First and foremost a good food for ultrarunning needs to have some carbohydrates in it. My Go gel has 87kcal in a 60ml serving, all of which come from carbohydrates - maltodextrin to be exact, which I understand to be a form of glucose - but save from a few flavourings, colouring and thickener, that's pretty much it, no salt, no protein, no fat. It is reckoned that you can digest about 200kcal to 250kcal per hour while running, so that would mean having at least two gels per hour. SIS Go gels claim to be isotonic so I expect there are more punchy gels out there.

A 250ml carton of Alpro chocolate soya milk has 175kcal in it - about 40kcals comes from unsaturated fat, 35kcal comes from protein, and 100kcal comes from carbohydrates (sucrose and dextrose a.k.a. glucose). Some studies suggest that if doing endurance sports for many hours then taking in around 10% to 15% of calories as protein can help to minimise muscle damage. The same studies suggest soya protein is the best option as it is easy to digest. Each carton also contains 0.4g of salt and some B vitamins. Personally, I think a mixture of calorie sources rather than just "clean" carbohydrates is better for a long slow burn, and should help to smooth out the energy peaks and troughs I used to experience on long runs (certainly I didn't experience them on the Fling). Plus I like having a steady intake of a little bit of salt.

So I think gels are optimised to deliver energy in short sharp bursts, whereas by some happy accident Alpro soya chocolate milk is good for the longer slower stuff. I reckon when it comes to ultras, gels get 7 points and Alpro gets 8.

2. Taste and ease

Gels are easy to take - tear the top off, squeeze it in your mouth, then neck some water to wash it down. I'm yet to taste one that couldn't be described as nasty though. I think gels are pretty easy to digest - I've never managed more than two on a run but that's more to do with taste rather than not being able to stomach them. The Alpro cartons come with a straw attached and they are easy to drink on the hoof. It is true they don't taste as nice as an ice cold chocolate milkshake made with ice-cream, but they aren't bad - more like a choc-malt shake than chocolate. They are much nicer than gels - it's not even close. I find the Alpro milk very easy to digest - on the Fling I drank nearly 2 litres of it. There is even a strawberry flavoured option for the metrosexuals. The Alpro cartons are UHT so there is no need to calculate defrosting rates and such like to ensure you can drink them as and when required. Gels 4 points, Alpro 7.

3. Efficacy

There are a few times when I have felt totally empty with no energy in my legs whatsoever, and then ten minutes after taking a gel I feel like I can bound up mountains. So gels work, and the work quick, but that feeling generally wears off after twenty minutes or so. On the Fling, there were a couple of times where I started to feel a bit low on energy (but there were no sudden crashes) so I would have a carton of Alpro and soon enough I could feel my energy levels starting to pick up. The effect was slower but I think lasted much longer. I think it's pretty much evens on this one - I'm going to rely on Alpro for the bulk of my energy needs, but will always carry a gel or two in reserve for emergencies. 8 points for gels, 7 points for Alpro.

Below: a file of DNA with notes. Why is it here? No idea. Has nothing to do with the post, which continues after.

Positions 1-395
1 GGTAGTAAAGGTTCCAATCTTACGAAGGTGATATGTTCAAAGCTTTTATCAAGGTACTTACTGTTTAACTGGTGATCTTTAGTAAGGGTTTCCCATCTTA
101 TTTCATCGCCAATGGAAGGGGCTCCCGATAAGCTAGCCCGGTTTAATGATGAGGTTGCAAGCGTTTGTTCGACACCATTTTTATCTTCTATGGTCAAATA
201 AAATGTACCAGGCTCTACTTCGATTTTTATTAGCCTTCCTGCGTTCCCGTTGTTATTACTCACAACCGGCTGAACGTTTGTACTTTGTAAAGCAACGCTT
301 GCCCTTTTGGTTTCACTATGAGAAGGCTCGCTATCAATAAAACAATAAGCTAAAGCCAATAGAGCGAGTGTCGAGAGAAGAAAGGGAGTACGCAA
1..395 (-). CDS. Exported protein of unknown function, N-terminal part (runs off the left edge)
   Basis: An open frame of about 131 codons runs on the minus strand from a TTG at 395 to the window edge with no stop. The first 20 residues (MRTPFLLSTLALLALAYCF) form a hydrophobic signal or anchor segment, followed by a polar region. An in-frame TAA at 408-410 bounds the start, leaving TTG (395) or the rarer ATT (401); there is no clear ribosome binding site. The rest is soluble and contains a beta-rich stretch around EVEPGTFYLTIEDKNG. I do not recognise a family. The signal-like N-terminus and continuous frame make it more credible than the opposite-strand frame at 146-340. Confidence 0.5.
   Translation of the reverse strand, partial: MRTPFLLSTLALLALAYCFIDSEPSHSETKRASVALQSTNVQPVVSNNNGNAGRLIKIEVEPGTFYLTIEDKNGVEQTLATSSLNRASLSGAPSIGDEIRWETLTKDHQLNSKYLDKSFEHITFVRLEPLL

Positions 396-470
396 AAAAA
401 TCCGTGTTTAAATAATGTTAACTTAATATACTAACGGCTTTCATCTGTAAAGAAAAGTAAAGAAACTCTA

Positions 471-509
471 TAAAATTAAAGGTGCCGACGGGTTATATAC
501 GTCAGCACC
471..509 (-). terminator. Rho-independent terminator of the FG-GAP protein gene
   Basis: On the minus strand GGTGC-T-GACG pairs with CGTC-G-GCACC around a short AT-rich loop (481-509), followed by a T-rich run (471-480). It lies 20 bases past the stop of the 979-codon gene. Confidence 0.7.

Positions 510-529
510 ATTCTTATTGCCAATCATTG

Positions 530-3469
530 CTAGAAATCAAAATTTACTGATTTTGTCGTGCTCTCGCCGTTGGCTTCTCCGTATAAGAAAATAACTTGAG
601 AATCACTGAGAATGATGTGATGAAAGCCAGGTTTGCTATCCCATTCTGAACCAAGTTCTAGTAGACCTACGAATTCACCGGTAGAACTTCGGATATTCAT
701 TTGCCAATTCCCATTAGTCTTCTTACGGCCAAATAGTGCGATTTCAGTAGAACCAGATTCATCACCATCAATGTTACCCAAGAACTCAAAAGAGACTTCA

4. Value for money

This is perhaps the most important consideration for Scots and Yorkshireman. Gels are pretty much a pound a piece. At two an hour for the WHW race that starts to get pricey. I can get three 250ml cartons of Alpro at Tesco for 85p, and since they're bigger I reckon I only need one per hour. So the soya chocolate milk works out at less than a sixth of the cost of gels. Gels 3 points, Alpro 9.

So there you have my not particularly objective assessment of what is better - chocolate soya milk scores 31 points, gels get 22. I'm sure chocolate soya milk isn't perfect for everyone, and it does have some side effects (an almost uncontrollable desire to stop and hug a tree, or to wear flowers in your hair while running), but it works for me and I think if you're struggling to find the right ultra fuel for you, then it is worth giving chocolate soya milk a try.

Monday, 2 May 2011

HIghland Fling 2011

On Saturday, for the first time, I finished an ultra-marathon with the same number of toenails as I had started with. This is just one of the reasons why I am pleased with how the Highland Fling went for me.

I spent the preceding week eating like a horse and not doing any running, so by Saturday morning the tanks were full (and then some) and I felt raring to go. I was out of bed just before six for a quick breakfast of porridge and coffee then left the house a bit earlier than I needed to as I wanted to stop and see my dad running somewhere near Dumgoyne as I drove over to Milngavie. Dad was starting at 6am so the timing was perfect and I saw him at the bottom of Dumgoyach just where the WHW joins the old railway. Just about everyone looked very comfortable at this stage - unfortunately Rosie Bell had fallen and cut her leg very badly so I was glad to be able to give her a lift back to Milngavie.